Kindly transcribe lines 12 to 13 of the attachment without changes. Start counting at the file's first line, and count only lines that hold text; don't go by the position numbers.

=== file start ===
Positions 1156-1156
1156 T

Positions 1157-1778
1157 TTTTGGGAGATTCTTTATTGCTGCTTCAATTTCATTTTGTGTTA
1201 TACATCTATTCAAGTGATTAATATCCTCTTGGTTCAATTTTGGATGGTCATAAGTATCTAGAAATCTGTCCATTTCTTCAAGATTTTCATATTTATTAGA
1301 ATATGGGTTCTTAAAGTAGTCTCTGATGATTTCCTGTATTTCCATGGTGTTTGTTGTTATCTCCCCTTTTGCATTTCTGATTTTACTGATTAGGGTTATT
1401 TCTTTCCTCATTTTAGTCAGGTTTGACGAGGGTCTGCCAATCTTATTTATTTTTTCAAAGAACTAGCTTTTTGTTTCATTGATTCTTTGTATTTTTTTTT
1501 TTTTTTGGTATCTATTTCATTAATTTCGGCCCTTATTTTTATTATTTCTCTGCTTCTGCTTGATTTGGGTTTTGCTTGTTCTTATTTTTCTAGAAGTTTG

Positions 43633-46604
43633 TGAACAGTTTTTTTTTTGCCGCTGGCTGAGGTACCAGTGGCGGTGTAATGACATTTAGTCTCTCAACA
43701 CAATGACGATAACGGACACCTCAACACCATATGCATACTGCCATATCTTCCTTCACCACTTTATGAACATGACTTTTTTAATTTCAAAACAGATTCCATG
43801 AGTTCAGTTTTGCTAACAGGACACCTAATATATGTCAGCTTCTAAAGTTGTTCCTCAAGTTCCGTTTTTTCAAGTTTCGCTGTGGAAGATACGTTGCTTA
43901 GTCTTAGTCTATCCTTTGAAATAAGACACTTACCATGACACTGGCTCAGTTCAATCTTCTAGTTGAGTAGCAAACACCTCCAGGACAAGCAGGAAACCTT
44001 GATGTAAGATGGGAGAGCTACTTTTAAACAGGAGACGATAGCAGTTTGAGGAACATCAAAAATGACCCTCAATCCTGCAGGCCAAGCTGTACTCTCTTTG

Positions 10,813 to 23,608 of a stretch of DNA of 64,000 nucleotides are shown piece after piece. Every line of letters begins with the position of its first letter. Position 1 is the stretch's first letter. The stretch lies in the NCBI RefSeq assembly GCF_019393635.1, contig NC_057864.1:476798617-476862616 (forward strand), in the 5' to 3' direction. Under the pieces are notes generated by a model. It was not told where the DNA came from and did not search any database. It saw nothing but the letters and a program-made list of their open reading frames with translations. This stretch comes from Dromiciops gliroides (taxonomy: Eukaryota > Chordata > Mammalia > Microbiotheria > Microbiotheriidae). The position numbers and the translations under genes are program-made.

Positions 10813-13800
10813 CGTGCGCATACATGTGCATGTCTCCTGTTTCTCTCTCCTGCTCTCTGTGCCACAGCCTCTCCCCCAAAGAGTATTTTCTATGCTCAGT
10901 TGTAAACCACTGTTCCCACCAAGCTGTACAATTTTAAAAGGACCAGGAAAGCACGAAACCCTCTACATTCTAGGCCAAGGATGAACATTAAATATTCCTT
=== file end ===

43801 AGTTCAGTTTTGCTAACAGGACACCTAATATATGTCAGCTTCTAAAGTTGTTCCTCAAGTTCCGTTTTTTCAAGTTTCGCTGTGGAAGATACGTTGCTTA
43901 GTCTTAGTCTATCCTTTGAAATAAGACACTTACCATGACACTGGCTCAGTTCAATCTTCTAGTTGAGTAGCAAACACCTCCAGGACAAGCAGGAAACCTT